In some cases, a CC may have a limited frequency range, including a limitation of up to 20 MHz according to some communications protocols. Different CCs may utilize different combinations of frequency division duplexing (FDD) and time division duplexing (TDD). In some cases, a UE 115 may be served by cells from two or more base stations 105 that are connected by a non-ideal backhaul link 134 in dual connectivity operation. For example, the connection between the serving base stations 105 may be insufficient to support a threshold level of timing coordination. Thus, in some cases, the cells serving a UE 115 may be divided into multiple timing adjustment groups (TAGs). Each of the TAGs may be associated with a different timing offset, such that the UE 115 may synchronize UL transmissions differently for different UL carriers.
A UE 115 may communicate with a single base station 105 utilizing multiple carriers, and may also communicate with multiple base stations simultaneously on different carriers. Each cell of a base station 105 may include an UL component carrier (CC) and a DL CC. The geographic coverage area 110 of each serving cell for a base station 105 may be different (e.g., CCs on different frequency bands may experience different path loss). In some examples, one carrier is designated as the primary carrier, or primary component carrier (PCC), for a UE 115, which may be served by a primary cell (PCell). Primary cells may be semi-statically configured by higher layers (e.g., radio resource control (RRC), etc.) on a per-UE basis. Certain uplink control information (UCI), such as a physical uplink control channel (PUCCH), may be carried by the primary cell. Additional carriers may be designated as secondary carriers, or secondary component carriers (SCC), which may be served by secondary cells (SCells). Secondary cells may likewise be semi-statically configured on a per-UE basis. In some cases, secondary cells may not include or be configured to transmit the same control information as the primary cell. In some cases, one or more SCells may be designated to carry PUCCH, and other SCells may be organized into PUCCH groups based on which CC is used to carry the associated UL control information.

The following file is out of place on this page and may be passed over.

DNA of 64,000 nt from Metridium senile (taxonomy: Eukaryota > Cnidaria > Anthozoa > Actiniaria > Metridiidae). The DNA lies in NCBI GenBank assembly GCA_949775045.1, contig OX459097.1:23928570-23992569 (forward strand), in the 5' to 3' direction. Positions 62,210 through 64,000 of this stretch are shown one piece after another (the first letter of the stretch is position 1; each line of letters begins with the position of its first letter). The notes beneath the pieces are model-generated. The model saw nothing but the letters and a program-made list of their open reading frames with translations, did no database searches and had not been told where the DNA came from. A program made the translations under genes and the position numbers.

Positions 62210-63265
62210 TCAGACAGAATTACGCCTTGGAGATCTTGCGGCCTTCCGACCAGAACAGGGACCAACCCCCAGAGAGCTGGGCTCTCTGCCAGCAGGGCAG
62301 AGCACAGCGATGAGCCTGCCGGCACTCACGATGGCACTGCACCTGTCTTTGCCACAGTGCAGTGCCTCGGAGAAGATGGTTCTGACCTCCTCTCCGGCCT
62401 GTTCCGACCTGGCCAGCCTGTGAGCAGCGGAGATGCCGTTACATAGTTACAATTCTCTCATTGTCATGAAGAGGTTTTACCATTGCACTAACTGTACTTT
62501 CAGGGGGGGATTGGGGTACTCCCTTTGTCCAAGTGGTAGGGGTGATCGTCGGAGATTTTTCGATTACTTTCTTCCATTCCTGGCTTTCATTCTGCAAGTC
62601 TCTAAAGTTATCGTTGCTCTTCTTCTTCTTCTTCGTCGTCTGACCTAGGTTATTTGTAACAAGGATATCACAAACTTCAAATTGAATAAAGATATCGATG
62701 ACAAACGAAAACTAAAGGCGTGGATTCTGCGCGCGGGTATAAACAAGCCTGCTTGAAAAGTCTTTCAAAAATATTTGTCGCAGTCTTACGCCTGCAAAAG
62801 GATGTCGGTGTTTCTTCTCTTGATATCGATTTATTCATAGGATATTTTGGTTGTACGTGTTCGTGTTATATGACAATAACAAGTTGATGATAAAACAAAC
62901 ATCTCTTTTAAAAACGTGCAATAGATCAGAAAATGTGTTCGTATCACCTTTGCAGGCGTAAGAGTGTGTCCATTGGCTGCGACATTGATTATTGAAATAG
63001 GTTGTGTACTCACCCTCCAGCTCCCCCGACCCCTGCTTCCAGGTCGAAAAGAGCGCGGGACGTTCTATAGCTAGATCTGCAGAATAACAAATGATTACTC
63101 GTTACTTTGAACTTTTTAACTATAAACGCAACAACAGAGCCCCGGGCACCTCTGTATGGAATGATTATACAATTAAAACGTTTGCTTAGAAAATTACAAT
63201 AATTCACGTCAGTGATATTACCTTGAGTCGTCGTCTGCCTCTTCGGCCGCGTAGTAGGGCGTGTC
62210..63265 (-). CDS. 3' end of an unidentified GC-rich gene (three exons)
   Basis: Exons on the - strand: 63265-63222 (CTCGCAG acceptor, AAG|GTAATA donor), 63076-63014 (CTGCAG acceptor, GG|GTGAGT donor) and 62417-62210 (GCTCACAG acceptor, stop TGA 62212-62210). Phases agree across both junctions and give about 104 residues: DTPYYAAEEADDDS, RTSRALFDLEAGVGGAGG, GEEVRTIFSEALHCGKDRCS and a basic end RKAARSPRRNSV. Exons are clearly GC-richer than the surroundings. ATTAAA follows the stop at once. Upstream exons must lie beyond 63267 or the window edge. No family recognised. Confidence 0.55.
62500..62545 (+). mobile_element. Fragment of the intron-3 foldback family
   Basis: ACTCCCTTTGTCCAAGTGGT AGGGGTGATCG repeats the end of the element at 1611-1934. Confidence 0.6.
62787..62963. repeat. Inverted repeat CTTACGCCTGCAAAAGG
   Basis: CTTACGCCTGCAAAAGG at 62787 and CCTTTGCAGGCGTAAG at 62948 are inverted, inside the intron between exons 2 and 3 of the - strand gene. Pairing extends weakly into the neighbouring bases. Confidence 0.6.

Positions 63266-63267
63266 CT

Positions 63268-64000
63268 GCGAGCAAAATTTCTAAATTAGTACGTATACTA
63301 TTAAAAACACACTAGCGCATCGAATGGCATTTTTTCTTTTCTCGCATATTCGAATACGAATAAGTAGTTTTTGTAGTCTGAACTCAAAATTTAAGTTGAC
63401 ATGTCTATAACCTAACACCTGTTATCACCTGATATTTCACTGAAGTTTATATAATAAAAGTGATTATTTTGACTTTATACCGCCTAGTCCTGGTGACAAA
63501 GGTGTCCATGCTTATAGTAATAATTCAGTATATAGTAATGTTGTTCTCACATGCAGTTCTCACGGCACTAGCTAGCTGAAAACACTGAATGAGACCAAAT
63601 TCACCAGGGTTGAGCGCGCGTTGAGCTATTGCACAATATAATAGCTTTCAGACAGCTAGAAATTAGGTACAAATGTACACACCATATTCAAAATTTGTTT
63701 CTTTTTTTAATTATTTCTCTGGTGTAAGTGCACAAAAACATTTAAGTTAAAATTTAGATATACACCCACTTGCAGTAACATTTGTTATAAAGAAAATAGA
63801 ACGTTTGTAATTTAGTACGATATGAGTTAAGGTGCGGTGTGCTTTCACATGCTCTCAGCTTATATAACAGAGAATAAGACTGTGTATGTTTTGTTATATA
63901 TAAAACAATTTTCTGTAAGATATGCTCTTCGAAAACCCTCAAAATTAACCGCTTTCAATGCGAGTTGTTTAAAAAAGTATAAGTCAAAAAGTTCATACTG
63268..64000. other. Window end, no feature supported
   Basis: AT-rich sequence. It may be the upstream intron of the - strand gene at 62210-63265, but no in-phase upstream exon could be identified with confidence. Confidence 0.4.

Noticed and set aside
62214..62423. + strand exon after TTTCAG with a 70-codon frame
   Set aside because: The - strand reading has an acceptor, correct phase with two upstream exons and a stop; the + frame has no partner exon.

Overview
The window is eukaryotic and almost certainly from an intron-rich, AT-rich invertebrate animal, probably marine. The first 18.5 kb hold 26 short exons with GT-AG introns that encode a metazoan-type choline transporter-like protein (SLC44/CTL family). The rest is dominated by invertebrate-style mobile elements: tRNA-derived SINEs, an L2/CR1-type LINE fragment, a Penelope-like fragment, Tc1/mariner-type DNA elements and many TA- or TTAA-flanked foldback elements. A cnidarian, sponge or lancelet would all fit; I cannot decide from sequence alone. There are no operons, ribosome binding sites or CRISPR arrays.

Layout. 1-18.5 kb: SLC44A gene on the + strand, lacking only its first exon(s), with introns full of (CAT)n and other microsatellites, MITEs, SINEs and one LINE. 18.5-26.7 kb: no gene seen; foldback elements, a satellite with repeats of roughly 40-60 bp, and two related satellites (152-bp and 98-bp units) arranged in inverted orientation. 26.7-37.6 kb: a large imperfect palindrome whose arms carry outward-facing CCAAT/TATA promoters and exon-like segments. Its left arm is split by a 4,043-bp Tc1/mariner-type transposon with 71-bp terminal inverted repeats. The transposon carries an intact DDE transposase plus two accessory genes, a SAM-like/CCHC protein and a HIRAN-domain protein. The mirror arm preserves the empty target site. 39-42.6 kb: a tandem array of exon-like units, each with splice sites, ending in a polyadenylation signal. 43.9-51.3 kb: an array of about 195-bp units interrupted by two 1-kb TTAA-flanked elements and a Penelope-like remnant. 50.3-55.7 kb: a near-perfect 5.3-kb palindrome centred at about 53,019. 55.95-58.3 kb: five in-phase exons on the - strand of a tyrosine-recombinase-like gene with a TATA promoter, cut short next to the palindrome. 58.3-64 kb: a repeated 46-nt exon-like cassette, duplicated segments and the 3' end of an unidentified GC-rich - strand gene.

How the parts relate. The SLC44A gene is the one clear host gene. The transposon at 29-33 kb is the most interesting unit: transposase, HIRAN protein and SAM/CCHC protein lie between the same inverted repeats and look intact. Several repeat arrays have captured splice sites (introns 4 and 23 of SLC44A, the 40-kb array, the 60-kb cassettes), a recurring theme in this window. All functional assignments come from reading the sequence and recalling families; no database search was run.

In some cases, a wireless communications system may utilize one or more enhanced component carriers (eCCs). An eCC may be characterized by one or more features including flexible bandwidth, variable length TTIs, and modified control channel configuration. In some cases, an eCC may be associated with a carrier aggregation configuration or a dual connectivity configuration (e.g., when multiple serving cells have a suboptimal backhaul link). An eCC may also be configured for use in unlicensed spectrum and/or shared spectrum (e.g., where more than one operator is licensed to use the spectrum, etc.). An eCC characterized by flexible bandwidth may include one or more segments that may be utilized by UEs 115 that do not, or are not capable of monitoring the whole bandwidth, or prefer to use a limited bandwidth (e.g., to conserve power).
An eCC may utilize a variable TTI length, which may include use of a reduced or variable symbol duration. In some cases the symbol duration may remain the same, but each symbol may represent a distinct TTI. In some cases an eCC may include multiple hierarchical layers associated with the different TTI lengths. For example, TTIs at one hierarchical layer may correspond to uniform 1 ms subframes, whereas in a second layer, variable length TTIs may correspond to bursts of short duration symbol periods. In some cases, a shorter symbol duration may also be associated with increased subcarrier spacing. According to the present disclosure, when multiple TTI lengths used they may be arranged in TTI groups sharing common configuration aspects to reduce the complexity of communicating using different TTIs.
TTIs may be defined based on a basic time unit (e.g., a sampling period, Ts=1/30,720,000 seconds), and organized according to 10 ms radio frames (Tff=307200·Ts). Each frame may be identified by a system frame number (SFN) ranging from 0 to 1023. Each frame may include ten 1 ms subframes numbered from 0 to 9. However, a subframe may be further divided into two 0.5 ms slots, each of which contains 6 or 7 modulation symbol periods (e.g., depending on the length of a cyclic prefix prepended to each symbol). Excluding a cyclic prefix, each symbol may include 2048 sample periods. In some cases the subframe may be the smallest scheduling unit, which may be referred to as a TTI. In other cases, a TTI may be shorter than a subframe or may be dynamically selected (e.g., in short TTI bursts or in selected component carriers using short TTIs). For example, TTIs may be set according to a slot or one or more symbol periods.